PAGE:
There are more brands and types of lighting fixtures than we can count but installing them generally involves the same steps. First is the cost of the actual fixture and this can vary wildly depending on your taste and your budget. Discount fixtures can be as inexpensive as $10, more expensive ones easily running into the hundreds or thousands of dollars but the limit is really just what you are willing to spend. The installation itself depends on the existing service and what you need to secure the new fixture and supply it with electricity. In particular, flush mount or globe lights will usually need an upgrade is a standard light was in place before. The cost of these parts is relatively modest – under $25 – and labor will cost between $75 and $150. On the other hand, installation to a spot where a light has never been installed before means running an new line and could potentially cost as much as $500.
The average homeowner does not realize that most modern devices such as televisions, computers and other “smart” devices continue to draw power and use electricity even when they are turned off. So, in addition to doing the usual things like turning off unused lighting and keeping the thermostat set at a reasonable level, a homeowner should also unplug appliances that are not in use. Upgrading to a tankless hot water system that delivers on demand can also save money in the long run. From a non-electrical perspective, a homeowner should also ensure that their windows as well as doors are properly sealed and that the insulation in the attic and walls is sufficient.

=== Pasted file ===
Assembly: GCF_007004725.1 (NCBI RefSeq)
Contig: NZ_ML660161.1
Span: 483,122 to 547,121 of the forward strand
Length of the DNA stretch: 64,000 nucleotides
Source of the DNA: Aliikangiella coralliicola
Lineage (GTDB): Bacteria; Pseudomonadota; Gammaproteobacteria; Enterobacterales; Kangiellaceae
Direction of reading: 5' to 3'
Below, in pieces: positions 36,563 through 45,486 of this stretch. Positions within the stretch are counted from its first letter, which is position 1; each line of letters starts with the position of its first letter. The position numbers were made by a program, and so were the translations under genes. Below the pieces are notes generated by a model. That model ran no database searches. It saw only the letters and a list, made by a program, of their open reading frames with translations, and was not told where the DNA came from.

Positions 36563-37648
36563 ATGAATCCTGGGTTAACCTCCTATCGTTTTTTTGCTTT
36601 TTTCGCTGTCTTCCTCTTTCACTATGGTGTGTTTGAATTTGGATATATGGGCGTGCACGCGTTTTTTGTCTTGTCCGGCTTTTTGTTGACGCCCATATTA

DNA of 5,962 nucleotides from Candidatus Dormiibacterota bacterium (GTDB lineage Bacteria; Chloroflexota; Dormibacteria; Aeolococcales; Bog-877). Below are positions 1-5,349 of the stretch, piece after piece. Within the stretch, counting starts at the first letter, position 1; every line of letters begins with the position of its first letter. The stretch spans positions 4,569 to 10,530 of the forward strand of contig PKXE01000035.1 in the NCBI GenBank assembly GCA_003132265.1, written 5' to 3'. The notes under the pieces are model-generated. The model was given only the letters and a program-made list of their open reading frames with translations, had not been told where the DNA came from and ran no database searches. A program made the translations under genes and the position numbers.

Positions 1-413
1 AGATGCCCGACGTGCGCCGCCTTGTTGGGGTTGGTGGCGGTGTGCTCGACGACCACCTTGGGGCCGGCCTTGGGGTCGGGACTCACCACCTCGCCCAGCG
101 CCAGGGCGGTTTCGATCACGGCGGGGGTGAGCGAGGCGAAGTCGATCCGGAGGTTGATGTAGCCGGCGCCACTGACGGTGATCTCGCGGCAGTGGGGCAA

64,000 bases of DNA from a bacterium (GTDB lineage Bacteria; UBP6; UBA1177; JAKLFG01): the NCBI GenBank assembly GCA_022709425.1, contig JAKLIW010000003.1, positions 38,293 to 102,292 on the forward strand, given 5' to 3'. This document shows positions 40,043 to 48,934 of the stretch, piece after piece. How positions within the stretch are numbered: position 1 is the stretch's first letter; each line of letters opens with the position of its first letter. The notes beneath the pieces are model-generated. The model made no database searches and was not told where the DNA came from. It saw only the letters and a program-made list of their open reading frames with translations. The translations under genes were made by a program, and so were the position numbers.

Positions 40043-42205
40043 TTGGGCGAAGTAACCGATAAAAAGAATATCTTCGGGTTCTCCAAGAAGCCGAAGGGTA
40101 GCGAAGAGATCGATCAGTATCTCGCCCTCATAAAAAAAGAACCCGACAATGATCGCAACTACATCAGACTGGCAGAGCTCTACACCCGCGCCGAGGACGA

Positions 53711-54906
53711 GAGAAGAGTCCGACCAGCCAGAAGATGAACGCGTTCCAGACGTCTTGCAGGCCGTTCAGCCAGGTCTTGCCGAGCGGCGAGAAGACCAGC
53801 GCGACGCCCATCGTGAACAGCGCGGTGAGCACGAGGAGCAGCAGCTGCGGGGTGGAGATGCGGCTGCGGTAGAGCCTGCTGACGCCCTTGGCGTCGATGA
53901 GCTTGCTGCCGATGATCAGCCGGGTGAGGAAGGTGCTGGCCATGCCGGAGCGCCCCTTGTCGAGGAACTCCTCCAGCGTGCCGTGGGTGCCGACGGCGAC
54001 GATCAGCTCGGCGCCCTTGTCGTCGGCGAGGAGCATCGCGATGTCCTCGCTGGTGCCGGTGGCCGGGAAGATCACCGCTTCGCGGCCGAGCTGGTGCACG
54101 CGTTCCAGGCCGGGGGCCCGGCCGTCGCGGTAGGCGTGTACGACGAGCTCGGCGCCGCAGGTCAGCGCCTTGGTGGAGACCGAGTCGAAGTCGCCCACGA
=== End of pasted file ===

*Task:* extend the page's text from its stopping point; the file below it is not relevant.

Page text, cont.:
Electricity costs money and it is not getting any cheaper. For this reason alone, upgrading to energy efficient lighting – light emitting diodes (LEDs) or compact fluorescent lights (CFLs) – makes good economic sense. Upgrading in this manner will immediately save you money on your monthly utility bill and may will eventually pay for the upgrade in the long term. In addition, having an energy efficient home is good for the environment as most electricity is still produced with non-renewable resources. In short, the use of energy efficient lighting in your home is a win-win situation for both you and the environment.